The 2012 London Olympics ended with a bang, as the closing ceremony featured a seemingly endless stream of musical acts.
It's nearly impossible to cram 50-plus years of British music into one night, but creative director Kim Gavin and his team did exactly that, covering everything from the Beatles to the Spice Girls to something called One Direction (which I will never, ever listen to again).
Although the show didn't deliver on some of the more salivating rumors (Adele, Kate Bush, hologram Freddy Mercury), it was still a fantastic spectacle. It's tough to narrow the list to three, but the following performances rank as my best of the night.
Pet Shop Boys
I've never been a huge Pet Shop Boys fan, but if you didn't enjoy watching them perform "West End Girls" while wearing funny hats and riding rickshaws draped in orange origami, then you simply do not have a soul, because that was awesome.
The electronic duo has received seven Grammy nominations, and I'm glad they were included in the closing ceremony. They've been very influential since they began performing in the early '80s, and their unique performance was certainly one of the high points of the event.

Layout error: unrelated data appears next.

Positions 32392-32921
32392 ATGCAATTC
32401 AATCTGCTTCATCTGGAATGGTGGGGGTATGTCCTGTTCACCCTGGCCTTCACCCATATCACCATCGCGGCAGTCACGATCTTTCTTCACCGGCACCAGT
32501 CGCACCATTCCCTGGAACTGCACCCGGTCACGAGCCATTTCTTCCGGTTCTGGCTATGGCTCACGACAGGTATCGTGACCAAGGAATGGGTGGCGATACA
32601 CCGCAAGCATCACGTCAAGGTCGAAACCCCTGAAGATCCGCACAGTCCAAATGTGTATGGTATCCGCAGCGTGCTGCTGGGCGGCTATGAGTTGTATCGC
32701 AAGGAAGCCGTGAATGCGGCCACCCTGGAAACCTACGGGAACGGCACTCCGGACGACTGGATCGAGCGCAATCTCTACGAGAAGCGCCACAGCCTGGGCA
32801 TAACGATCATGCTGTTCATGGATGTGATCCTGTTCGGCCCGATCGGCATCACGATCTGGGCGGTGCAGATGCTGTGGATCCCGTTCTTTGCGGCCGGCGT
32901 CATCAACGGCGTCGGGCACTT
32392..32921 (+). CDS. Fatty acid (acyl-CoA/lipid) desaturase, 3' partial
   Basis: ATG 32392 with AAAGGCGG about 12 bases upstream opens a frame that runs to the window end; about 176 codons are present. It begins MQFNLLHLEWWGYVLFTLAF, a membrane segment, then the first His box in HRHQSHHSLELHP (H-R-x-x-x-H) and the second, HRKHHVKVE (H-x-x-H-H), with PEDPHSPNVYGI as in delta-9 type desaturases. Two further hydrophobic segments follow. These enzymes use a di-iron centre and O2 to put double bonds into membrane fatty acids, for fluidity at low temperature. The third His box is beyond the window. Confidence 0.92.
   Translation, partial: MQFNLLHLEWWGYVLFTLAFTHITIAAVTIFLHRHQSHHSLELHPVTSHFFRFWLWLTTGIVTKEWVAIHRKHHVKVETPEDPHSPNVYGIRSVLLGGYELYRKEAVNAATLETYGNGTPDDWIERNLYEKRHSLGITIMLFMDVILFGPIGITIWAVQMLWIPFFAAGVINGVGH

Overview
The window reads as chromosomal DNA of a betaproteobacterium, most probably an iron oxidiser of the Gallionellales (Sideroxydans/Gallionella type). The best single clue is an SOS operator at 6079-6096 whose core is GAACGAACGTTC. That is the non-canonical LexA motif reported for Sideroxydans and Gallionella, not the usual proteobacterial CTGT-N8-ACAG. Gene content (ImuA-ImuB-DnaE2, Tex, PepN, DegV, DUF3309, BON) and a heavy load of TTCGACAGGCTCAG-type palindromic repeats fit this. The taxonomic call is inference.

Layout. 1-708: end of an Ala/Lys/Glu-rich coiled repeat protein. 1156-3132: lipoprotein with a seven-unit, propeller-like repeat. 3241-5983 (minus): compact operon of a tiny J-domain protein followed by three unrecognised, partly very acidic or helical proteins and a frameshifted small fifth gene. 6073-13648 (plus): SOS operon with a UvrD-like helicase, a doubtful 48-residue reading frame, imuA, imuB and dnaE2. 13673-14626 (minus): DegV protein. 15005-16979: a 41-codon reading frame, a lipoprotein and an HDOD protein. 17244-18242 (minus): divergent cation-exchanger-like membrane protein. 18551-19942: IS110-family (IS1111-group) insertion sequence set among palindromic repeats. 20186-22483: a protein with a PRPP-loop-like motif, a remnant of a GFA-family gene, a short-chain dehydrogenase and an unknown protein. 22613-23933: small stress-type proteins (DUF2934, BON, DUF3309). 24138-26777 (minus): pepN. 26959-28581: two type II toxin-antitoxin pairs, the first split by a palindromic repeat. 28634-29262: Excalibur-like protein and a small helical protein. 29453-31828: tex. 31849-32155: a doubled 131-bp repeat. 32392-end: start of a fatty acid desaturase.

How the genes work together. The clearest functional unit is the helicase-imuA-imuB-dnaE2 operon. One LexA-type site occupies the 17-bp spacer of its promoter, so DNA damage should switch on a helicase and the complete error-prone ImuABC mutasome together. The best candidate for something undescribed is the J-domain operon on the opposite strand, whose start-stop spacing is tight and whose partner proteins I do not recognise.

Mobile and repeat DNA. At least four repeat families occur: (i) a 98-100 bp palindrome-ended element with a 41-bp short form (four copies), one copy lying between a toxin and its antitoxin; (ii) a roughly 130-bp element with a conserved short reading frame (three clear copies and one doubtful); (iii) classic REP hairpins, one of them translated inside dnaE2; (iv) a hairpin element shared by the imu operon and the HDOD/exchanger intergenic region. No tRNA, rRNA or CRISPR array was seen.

Roger Daltrey and Pete Townshend
The closing ceremony would have felt empty without a performance from the Who, so it was good to see the ageless rockers take the stage in front of the raucous London crowd.
Despite being in their late 60s, these two proved that they can still electrify a stadium. They were a great selection to close out the event, and it's hard to argue with their song choices of "Baba O'Riley," "See Me, Feel Me/Listening To You," and "My Generation."
They may be past their prime, but there's no denying that they can still put on one hell of a show.
John Lennon's "Imagine"
"Imagine" is perhaps the most beautiful song ever written, and it's as powerful as ever more than 40 years after it was released.
It was performed in gorgeous fashion by a children's choir, while video showed Lennon playing the song on a giant screen behind them. It was a touching moment, and the perfect way to commemorate the legendary musician who was tragically murdered more than 30 years ago.